The FaceTime bug became a source of levity on Twitter.
"I am not responsible for #FaceTime's bug. Although, I do intend to take full advantage of it," wrote @immortalhuey.
Another user imagined what the bug could do for family relations. "I love this #facetime bug," wrote @Pornhub. "Imma call you and spy on you while you ignore me....MOM."
@Taylorownsme13 added this tongue-in-cheek comment to the bug feed: "So are you telling me that my friends will hear me talk about how much I hate them and how their calls annoy me before I answer and be a fake bitch?"
Other denizens of the twittersphere, though, had more serious thoughts about Apple's snafu.
"So everyone freaks out over this #FaceTime bug that basically let's anyone turn your phone into a listening device, BUT nobody gives a fuck that the Government does this to almost ALL 'smart' devices as a matter of course," declared @Socal_crypto.
"Never wanted iPhone. After this never will," added @theBeganovich.
Twitter is also where questions about Apple's responsiveness to bug reports have been raised.
"It has been alleged that this bug was reported days ago," Sudo's Strafach explained.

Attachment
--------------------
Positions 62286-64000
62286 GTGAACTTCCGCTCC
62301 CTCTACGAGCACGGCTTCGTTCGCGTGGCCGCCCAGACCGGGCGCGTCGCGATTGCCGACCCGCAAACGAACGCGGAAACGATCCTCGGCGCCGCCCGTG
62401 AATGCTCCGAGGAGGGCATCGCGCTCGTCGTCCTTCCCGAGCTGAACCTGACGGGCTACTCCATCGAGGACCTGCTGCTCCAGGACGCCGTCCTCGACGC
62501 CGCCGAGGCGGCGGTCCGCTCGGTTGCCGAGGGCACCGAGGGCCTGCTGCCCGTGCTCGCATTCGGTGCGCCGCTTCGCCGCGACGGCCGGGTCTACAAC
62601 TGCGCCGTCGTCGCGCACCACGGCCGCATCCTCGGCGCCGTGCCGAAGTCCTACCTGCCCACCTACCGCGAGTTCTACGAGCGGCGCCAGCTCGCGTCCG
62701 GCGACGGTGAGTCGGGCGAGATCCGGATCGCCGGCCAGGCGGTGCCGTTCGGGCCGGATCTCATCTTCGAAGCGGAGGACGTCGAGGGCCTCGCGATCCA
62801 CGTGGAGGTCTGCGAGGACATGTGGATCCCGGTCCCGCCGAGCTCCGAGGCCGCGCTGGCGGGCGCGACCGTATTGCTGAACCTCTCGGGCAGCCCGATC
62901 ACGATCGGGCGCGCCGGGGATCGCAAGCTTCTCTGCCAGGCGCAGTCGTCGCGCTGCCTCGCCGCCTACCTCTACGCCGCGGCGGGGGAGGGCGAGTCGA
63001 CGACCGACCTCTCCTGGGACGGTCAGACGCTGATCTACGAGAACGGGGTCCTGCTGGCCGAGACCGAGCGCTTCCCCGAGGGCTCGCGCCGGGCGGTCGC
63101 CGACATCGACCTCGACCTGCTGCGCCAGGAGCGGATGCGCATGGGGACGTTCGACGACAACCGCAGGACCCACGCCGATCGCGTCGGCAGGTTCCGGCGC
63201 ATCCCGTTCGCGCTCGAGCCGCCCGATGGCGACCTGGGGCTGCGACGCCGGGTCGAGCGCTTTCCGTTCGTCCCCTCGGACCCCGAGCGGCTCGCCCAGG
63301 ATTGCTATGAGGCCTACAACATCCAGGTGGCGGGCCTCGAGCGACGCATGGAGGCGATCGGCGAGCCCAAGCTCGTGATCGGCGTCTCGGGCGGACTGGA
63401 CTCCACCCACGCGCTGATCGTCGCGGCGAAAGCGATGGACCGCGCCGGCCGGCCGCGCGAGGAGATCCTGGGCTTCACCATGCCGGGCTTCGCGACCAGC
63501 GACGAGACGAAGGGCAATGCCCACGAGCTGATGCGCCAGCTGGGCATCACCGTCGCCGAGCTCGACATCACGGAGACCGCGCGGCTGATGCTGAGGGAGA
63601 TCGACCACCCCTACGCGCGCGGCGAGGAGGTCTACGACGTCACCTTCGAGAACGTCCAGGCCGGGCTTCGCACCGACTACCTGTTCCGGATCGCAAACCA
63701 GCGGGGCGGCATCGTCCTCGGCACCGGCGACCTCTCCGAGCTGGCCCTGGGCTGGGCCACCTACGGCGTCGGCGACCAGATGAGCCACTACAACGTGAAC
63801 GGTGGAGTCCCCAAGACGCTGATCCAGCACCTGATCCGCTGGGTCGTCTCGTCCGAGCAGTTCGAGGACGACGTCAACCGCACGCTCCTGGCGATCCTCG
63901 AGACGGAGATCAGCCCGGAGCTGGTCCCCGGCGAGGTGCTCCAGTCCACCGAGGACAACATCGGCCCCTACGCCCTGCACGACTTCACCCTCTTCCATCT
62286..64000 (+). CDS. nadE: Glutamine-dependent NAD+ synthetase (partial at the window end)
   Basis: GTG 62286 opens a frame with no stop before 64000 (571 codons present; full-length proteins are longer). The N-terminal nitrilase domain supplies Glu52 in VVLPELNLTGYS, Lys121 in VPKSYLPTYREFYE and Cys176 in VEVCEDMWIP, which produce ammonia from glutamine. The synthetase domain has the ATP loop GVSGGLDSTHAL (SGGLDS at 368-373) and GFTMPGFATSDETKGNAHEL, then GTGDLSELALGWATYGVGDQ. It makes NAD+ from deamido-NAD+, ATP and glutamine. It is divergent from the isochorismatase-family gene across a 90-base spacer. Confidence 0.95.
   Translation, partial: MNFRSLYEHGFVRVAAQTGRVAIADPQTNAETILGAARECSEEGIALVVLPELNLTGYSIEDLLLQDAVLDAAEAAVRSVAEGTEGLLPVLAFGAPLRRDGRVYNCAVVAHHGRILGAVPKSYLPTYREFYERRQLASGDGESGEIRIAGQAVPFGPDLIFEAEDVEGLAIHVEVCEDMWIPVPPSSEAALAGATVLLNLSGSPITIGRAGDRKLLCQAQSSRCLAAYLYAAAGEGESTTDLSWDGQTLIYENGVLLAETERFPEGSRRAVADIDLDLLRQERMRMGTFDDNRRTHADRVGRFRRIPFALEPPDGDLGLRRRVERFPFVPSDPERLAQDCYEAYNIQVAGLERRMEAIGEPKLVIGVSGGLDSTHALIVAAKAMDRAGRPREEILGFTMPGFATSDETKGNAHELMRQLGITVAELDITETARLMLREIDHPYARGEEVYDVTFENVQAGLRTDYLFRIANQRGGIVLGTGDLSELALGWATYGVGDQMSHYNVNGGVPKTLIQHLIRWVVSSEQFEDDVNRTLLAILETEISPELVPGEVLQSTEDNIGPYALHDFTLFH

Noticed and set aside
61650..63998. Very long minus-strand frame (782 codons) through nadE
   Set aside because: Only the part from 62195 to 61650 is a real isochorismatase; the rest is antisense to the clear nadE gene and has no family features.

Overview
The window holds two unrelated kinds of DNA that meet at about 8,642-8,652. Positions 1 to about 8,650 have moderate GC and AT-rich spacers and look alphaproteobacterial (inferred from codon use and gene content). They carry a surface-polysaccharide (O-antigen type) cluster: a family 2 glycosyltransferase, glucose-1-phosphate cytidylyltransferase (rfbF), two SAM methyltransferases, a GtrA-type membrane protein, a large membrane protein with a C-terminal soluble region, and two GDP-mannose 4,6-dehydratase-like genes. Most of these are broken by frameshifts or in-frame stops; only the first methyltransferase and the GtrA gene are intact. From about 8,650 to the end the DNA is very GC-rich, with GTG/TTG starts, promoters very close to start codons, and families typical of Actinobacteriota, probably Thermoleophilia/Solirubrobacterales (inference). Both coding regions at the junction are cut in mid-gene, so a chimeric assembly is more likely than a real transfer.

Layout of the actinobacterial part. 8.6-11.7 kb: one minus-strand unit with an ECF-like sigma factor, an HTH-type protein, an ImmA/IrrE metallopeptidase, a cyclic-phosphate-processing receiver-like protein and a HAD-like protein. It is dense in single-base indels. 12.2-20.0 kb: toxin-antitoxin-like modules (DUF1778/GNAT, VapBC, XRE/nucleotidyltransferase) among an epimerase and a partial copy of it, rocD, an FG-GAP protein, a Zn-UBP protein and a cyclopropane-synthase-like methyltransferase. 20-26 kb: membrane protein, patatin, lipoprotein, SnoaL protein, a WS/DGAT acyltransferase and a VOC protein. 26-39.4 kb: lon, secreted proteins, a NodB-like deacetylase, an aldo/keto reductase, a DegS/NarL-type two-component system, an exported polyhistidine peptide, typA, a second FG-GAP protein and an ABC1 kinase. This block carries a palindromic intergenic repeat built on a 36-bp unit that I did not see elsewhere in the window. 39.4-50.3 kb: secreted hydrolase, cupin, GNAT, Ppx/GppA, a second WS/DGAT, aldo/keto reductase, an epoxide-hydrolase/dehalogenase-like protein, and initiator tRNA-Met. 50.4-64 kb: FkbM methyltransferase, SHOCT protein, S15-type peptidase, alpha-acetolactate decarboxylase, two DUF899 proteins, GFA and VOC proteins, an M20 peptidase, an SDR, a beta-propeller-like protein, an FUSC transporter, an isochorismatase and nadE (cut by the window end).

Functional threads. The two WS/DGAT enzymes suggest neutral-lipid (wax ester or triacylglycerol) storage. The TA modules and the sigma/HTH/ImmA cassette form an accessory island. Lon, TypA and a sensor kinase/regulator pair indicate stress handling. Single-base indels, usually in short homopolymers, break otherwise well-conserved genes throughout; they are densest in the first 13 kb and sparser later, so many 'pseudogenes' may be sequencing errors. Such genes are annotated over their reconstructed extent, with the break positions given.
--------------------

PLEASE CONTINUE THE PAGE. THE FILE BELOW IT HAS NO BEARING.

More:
"My hope is that this will be a teachable moment on how their bug report triage processes can be improved in order to get reports to the right people more quickly," he said.
"I believe this bug serves as a reminder that mobile phones may be powerful tools these days, but they are created by humans who can make mistakes sometimes," Strafach added. "I think a lot of people already understand that, but incidents such as this bug serve as a visceral reminder which can be easily understood."
While access to Group FaceTime has been suspended, Lookout's Murray still recommends disabling the application until Apple provides a more permanent fix to the problem.
"More important than this single issue is to remember that the phone in our pocket is a powerful computer with access to all of your private life, and it should be protected like it," he cautioned.
"Many mobile malware families have the ability to listen in through the microphone, just like this Apple bug," Murray added. "A vulnerability like this reminds us how easily phones can be used to steal personal information. The malware authors and nation-state attackers already know that."
The FaceTime bug illustrates that even the most diligent companies can falter from time to time, noted George Gerchow, CSO of Redwood City, California-based
Sumo Logic, an analytics company focusing on security, operations and business information.
"Even though Apple has gone through great strides to protect their users' information," he told TechNewsWorld, "this latest bug is yet another reinforcement that privacy continues to remain a major concern, regardless of your company's size or security and privacy investments."
John P. Mello Jr. has been an ECT News Network reporter
since 2003. His areas of focus include cybersecurity, IT issues, privacy, e-commerce, social media, artificial intelligence, big data and consumer electronics. He has written and edited for numerous publications, including the Boston Business Journal, the
Boston Phoenix, Megapixel.Net and Government
Security News. Email John.